“TAMIU is a great school, and I had a great time learning everything I could about my field. College is what you make of it. It will be hard, but I can honestly say that walking across that stage was one of the best moments of my life.”
Iris Vasquez Guerrero is a fellow communication major who also received her bachelor’s degree last month. She also served as a Senior Reporter for The Bridge News during her final semester. In “Coming Back From Two F’s” (which appeared in the February 2016 edition) Guerrero wrote about her decision to resume her studies. Though she previously began her degree at Texas A&M University – Kingsville, she withdrew after four years. An attempt to complete her degree at TAMIU in 2007 resulted in her dropping out after the first day, something Guerrero deeply regrets. Since Guerrero never officially withdrew from those courses, her grade point average upon returning to TAMIU was a 0.0.
However, despite her previous hurdles, she made the decision to finally complete her degree in 2014. After earning her associate’s degree from Laredo Community College, Guerrero enrolled at TAMIU in the summer of 2015 to finish her bachelor’s degree. She cited her former coworkers, some of whom are also students, as the inspiration for her to return to school.
“Seeing my coworkers juggle work and school gave me the motivation I needed to know I could finally do it myself,” said Guerrero. “The piece of paper together with my work and life experience, I felt, would make me a triple threat in the workplace.”
Aiming to graduate within a year, Guerrero applied twice for a course overload (more than 18 credit hours in a full semester). Her first overload request for Fall 2015 was denied.
“It felt terrible to have my abilities be judged by a nine year old number,” said Guerrero. Still, she did not let this deter her from excelling in her classes.
“It was an experience that I was not expecting to have, but it lit a fire in me to prove I could handle it.”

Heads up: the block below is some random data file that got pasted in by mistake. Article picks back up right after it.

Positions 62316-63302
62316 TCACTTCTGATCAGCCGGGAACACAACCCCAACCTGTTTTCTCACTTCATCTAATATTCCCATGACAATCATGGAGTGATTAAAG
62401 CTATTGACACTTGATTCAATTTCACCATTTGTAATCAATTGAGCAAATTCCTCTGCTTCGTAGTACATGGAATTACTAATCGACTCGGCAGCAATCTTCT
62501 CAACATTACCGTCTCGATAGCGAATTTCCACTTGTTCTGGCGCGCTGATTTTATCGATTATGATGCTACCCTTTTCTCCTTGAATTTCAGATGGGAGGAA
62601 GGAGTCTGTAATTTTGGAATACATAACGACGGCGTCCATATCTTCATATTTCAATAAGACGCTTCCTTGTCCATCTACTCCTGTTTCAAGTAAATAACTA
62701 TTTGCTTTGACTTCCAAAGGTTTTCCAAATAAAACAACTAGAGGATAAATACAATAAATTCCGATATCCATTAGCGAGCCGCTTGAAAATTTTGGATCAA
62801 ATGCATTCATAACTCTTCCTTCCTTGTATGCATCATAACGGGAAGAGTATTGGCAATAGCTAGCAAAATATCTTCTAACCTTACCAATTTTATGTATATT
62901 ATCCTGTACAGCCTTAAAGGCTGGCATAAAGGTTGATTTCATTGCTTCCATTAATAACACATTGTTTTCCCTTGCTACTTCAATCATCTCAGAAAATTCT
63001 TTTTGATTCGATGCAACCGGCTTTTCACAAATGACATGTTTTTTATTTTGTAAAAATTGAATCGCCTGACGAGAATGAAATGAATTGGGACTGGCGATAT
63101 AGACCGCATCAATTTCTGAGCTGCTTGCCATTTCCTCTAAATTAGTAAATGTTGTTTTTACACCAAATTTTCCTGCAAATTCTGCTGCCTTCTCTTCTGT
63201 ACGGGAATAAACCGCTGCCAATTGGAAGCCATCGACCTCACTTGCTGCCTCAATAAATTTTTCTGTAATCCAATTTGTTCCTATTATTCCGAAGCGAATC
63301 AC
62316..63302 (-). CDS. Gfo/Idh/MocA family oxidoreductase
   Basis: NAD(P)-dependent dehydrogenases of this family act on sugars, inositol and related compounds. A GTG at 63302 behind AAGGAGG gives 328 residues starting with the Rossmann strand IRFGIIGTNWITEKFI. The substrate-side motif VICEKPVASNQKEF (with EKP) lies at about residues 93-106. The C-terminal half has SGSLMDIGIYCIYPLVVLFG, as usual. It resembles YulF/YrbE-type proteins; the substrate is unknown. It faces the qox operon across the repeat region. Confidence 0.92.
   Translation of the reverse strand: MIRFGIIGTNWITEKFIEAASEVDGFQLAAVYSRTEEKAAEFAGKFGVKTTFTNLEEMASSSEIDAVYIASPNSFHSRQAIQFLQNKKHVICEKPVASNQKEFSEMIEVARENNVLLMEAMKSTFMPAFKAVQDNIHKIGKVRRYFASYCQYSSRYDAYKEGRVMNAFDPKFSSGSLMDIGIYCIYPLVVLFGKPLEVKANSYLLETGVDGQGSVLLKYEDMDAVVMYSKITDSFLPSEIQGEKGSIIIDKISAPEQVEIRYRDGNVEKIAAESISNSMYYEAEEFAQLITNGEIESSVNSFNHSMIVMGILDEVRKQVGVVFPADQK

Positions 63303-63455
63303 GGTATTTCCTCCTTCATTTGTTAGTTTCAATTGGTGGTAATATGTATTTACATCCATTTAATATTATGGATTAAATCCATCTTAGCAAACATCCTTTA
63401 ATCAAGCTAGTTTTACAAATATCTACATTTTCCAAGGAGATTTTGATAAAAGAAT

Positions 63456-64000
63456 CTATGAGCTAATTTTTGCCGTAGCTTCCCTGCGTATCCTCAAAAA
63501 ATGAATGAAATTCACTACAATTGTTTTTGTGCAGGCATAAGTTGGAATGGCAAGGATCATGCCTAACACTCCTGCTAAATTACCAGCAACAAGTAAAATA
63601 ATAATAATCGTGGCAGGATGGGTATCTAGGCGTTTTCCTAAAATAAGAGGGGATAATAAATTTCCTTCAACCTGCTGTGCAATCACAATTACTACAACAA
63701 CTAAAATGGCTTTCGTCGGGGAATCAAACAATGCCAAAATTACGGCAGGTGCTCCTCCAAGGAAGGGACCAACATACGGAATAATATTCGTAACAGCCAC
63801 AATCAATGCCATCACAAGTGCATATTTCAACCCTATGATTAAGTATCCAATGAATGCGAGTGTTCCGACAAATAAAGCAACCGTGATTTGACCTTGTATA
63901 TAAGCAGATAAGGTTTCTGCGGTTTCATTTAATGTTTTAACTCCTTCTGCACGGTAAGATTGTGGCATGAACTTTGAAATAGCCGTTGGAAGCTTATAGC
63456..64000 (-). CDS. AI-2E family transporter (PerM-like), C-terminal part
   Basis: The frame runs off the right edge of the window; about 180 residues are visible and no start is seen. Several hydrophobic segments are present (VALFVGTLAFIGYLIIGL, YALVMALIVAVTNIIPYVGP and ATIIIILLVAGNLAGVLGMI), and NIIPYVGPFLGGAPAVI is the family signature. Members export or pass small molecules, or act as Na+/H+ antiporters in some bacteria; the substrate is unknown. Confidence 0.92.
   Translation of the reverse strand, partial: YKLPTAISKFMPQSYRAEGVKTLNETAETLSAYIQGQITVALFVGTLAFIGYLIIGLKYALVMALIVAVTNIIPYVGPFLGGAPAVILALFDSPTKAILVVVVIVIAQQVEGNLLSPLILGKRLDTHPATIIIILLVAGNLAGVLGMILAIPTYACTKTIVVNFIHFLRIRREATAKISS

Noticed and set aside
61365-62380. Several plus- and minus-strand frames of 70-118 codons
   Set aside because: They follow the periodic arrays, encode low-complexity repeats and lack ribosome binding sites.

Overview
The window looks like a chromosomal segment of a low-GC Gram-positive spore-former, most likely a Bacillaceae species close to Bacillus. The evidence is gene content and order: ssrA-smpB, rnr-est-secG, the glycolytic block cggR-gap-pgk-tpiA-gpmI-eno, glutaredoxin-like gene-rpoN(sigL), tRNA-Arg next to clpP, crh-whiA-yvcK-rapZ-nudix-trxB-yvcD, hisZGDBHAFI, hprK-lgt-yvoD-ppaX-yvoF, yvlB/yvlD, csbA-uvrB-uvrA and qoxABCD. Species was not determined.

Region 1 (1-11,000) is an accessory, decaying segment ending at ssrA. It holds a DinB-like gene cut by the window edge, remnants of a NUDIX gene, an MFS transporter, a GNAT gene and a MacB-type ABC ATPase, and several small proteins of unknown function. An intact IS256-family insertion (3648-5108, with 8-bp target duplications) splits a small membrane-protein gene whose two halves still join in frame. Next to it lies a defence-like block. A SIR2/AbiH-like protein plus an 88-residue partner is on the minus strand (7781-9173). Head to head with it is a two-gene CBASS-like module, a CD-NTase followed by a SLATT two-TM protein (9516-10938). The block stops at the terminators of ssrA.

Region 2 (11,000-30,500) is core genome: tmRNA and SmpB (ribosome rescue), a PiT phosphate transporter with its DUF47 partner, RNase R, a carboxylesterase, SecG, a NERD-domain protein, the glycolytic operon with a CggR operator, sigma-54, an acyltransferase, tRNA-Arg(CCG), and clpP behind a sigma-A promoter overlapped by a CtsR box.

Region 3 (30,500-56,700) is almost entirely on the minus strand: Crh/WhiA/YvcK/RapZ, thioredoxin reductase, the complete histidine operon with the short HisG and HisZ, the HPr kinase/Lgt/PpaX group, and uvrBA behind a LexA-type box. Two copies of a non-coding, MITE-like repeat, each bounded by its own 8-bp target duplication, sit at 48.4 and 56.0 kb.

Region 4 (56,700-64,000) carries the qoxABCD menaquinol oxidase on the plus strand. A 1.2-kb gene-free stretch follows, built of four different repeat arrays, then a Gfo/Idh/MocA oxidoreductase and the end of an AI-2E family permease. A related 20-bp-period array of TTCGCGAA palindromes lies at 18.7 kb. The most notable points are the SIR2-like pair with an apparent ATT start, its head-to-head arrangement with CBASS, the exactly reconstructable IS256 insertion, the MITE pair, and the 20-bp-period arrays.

She made the Dean’s List that semester and her second overload request was approved. She subsequently took 22 hours during her final semester. Even though her time at TAMIU was shorter than the average student’s, she is still thankful to the faculty whom she met over the course of year.
“Sitting in Ariadne Gonzalez’s classes, I learned so much. Dr. Stuart Davis made my ideas feel important. Dr. Jose Lozano believed in me since the first day I met him when I decided to be a communication major. My time at The Bridge was also very special because it made me look at TAMIU differently, and made me appreciate what the university has to offer,” said Guerrero.
Guerrero will soon be returning to the workforce, where she hopes to be “an advocate for the disadvantaged and underprivileged” in her future career. Now armed with a bachelor’s degree, she wants other students to persevere and understand the immense amount of opportunities available at the university.
“To those students who still have a ways to go, don’t give up. It gets harder when you try to go back. Pay attention, [because] partying is only fun for a few years, and take advantage of what TAMIU has to offer — jobs, concerts, internships, speeches — because they enrich your education.”
Irene Garcia, a psychology graduate, student mentor, and soon to be mother, shared some of her thoughts on her graduation and four year experience. Garcia came into TAMIU with a full scholarship, and took advantage of it the fullest. She has mentored countless of freshman in the beginning of their college career, and she responsible for the success of several upcoming graduates including some members of The Bridge News.
“Last month, I was able to experience a dream come true…graduating from college. As a first generation college student I am now a proud graduate of the Texas A&M International University with bachelors in psychology. Though, I learned after four years that psychology was truly not my passion but rather a tool I needed to built upon to grow as an individual. I am excited to apply for graduate school this coming spring. I want to continue my education at TAMIU under the masters program Public Administration. Yet, there are so many avenues I can embark on. I would like to start my own non-profit organization in Laredo. Where giving back to community is a priority through enhancing leadership skills in the youth. Though, the journey does not stop there I am eager to see where life takes me in these next few years. I am open to new opportunities.”
With summer classes in full swing, classrooms are still being filled daily by students just like Gonzalez, Downie, Garcia, and Guerrero. Whether they are an incoming senior taking their last courses, or a freshman on a tour during Dusty Camp, the stories of these graduates will hopefully provide a sense of hope and affirmation for all students.